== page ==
- TA: Practice providing a treatment rationale to patients and caregivers on the use of thermal agents in selected conditions.
- TA: Safely and effectively set up thermal modalities within a plan of care established by a physical therapist, including but not limited to:
- Hot packs
- Cold packs
- Cold bath
- Ice massage
- Ultrasound (pulsed and continuous)
- Practice assessing the patients’ response to thermal agents and identify appropriate modifications within the plan of care.
- Describe indications, contraindications, and purpose for the following modalities:
- Hyperbaric oxygen
- Discuss the role of physical therapy in treatment of peripheral vascular diseases.
- Define the peripheral vascular system.
- Describe the clinical picture of the following pathologies:
- Thromboangitis Obliterans
- Raynaud’s Phenomenon
- Chronic Venous Insufficiency
- Varicose Veins
- Explain physical therapy interventions in the management of edema including elevation, thermal agents, massage, exercise, wrapping, and mechanical compression.
- Discuss the indications, contraindications, and application of intermittent pneumatic compression.
- Examine the role of physical therapy in wound care.
- Distinguish between the different types of wounds commonly treated in physical therapy including pressure ulcers, stasis ulcers, diabetic ulcers, burns, lacerations, and surgical wounds.
- Define pressure ulcer, and explain the differences seen in the stages of pressure ulcers.
- Describe the different degrees of burns based on tissue involvement and the rule of nines.
- Identify the indications for the use of modalities for wound care based on the following wounds: burns, pressure ulcers, lacerations, surgical wounds, arterial insufficiency, venous insufficiency, and diabetic ulcers.
- Discuss the role of physical therapy and appropriate use of modalities (ultrasound, electrical stimulation, pulsatile lavage, and whirlpool) in treatment of wounds.
- Identify the common dressings and medications used in physical therapy for wound care.
- Identify current medical treatment techniques used on patients with burn injuries.
- Identify appropriate methods of application and removal of dressings.
- Provide proper documentation regarding wound contraction, drainage, location, odor, shape, size, and depth.
- Recognize activities, positioning and postures that aggravate the wound or scar, or can produce additional trauma.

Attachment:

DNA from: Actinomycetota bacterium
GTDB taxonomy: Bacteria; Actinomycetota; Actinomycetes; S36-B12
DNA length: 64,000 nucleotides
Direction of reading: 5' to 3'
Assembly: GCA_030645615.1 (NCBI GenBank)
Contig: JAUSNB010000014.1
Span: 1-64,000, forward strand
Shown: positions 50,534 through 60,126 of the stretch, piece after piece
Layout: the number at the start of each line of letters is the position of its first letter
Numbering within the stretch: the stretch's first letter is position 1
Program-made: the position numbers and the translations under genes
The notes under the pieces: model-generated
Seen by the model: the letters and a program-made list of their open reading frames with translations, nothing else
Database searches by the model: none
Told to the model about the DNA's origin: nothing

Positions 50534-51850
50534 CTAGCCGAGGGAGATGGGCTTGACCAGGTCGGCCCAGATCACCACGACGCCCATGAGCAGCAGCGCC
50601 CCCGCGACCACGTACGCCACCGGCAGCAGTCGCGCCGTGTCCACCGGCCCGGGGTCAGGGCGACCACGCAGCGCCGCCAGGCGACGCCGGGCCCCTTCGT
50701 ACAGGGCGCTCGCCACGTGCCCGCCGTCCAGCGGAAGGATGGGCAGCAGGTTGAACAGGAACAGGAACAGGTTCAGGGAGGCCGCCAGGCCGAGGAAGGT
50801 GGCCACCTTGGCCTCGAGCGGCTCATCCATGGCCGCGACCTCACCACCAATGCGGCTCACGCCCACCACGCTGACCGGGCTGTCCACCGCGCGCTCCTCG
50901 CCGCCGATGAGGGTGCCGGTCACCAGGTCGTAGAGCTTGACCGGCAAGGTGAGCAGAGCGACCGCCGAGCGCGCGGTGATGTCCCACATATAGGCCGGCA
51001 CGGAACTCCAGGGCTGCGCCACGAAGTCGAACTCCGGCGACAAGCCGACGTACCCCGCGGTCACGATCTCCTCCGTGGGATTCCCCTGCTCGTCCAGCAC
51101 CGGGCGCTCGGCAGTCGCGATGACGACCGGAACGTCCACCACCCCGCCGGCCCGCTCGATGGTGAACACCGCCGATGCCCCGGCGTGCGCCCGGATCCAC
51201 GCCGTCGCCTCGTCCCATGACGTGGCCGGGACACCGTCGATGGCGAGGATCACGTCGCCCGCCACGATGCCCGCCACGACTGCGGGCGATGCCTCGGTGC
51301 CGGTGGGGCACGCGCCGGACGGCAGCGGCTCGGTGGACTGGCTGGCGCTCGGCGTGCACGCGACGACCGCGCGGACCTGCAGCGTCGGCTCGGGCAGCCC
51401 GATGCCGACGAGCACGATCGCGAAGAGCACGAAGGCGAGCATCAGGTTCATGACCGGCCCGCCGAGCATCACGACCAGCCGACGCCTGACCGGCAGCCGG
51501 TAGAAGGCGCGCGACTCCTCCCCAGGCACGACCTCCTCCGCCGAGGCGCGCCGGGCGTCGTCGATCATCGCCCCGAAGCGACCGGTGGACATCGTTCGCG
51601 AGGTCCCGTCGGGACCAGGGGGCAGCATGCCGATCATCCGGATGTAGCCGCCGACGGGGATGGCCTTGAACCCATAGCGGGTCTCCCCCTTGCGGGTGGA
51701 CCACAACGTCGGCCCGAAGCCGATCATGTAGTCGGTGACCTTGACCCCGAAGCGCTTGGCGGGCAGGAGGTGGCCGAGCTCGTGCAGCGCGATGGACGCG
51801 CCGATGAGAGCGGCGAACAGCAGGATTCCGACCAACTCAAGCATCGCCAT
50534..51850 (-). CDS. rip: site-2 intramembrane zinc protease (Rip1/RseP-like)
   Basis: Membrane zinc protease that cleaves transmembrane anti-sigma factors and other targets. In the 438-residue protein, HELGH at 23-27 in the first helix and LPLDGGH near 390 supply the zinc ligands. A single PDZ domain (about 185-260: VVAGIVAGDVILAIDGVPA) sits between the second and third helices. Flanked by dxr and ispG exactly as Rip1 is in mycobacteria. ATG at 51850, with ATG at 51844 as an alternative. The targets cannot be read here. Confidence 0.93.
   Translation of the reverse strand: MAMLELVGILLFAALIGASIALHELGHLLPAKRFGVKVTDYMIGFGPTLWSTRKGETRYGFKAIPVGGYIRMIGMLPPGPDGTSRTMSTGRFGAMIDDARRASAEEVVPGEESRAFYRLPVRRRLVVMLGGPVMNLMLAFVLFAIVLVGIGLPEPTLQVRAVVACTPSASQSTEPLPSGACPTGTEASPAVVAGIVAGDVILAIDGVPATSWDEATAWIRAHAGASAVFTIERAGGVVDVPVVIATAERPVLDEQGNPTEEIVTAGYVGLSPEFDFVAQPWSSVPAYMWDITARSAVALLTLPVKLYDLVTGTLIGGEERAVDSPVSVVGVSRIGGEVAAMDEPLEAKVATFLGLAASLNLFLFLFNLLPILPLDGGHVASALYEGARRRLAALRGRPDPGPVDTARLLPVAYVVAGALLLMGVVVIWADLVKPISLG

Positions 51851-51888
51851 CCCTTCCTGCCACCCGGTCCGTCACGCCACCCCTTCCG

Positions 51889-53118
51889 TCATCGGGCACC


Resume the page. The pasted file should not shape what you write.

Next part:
- Identify appropriate infection control measures, including hand washing, cleaning and disinfecting equipment, and using sterile or clean technique.
- Identify purpose, indications, contraindications, and methods for wound debridement, and give examples of viable versus non-viable tissue.
- Practice the ability to perform wound care management, including but not limited to measurement and different dressings.
- Apply learned skills of modalities used in a physical therapy clinical setting.
- Demonstrate appropriate rationale to a clinical instructor for clinical use of physical agent modalities and basic techniques.
- Practice the application of physical agent modalities in a safe and effective manner under the supervision of a clinical instructor.
- Describe the clinical experience and perform a self-assessment of knowledge and skills.
- Integrate previous classroom and laboratory knowledge and competency testing skills during mobility capacity testing.
The grade will be determined using the Delaware Tech grading system:
Students should refer to the Student Handbook for information on the Academic Standing Policy, the Academic Integrity Policy, Student Rights and Responsibilities, and other policies relevant to their academic progress.
Calculated using the following weighted average
Percentage of final grade
2 – 3 Didactic Exams (summative)
Psychomotor Assessment (summative)
Owens: 4 competencies equally weighted
Wilmington: 2 competencies equally weighted and Final Practical
Clinical Grade (summative)
Journal Review/Report (summative)
Quiz/Skill Checks/Lab Assignments (formative)
Generic Abilities Tool for Professional Behaviors (summative)
- Apply clear and effective communication skills.
- Use critical thinking to solve problems.
- Collaborate to achieve a common goal.
- Demonstrate professional and ethical conduct.
- Use information literacy for effective vocational and/or academic research.
- Apply quantitative reasoning and/or scientific inquiry to solve practical problems.
- Work under the supervision of a physical therapist in an ethical, legal, safe and effective manner.
- Implement PT interventions within the plan of care.
- Perform specific data collection techniques related to the plan of care.
- Demonstrate effective communication in the physical therapy environment.
- Formulate appropriate judgments and modification to the program within the patient’s plan of care.
- Demonstrate effective interactions and professional behaviors.
- Participate in career development activities.
- Exhibit a commitment to the physical therapy profession, physical therapy patients, and the community.
The College is committed to providing reasonable accommodations for students with disabilities. Students are encouraged to schedule an appointment with the campus Disabilities Support Counselor to request an accommodation needed due to a disability. A listing of campus Disabilities Support Counselors and contact information can be found at the disabilities services web page or visit the campus Advising Center.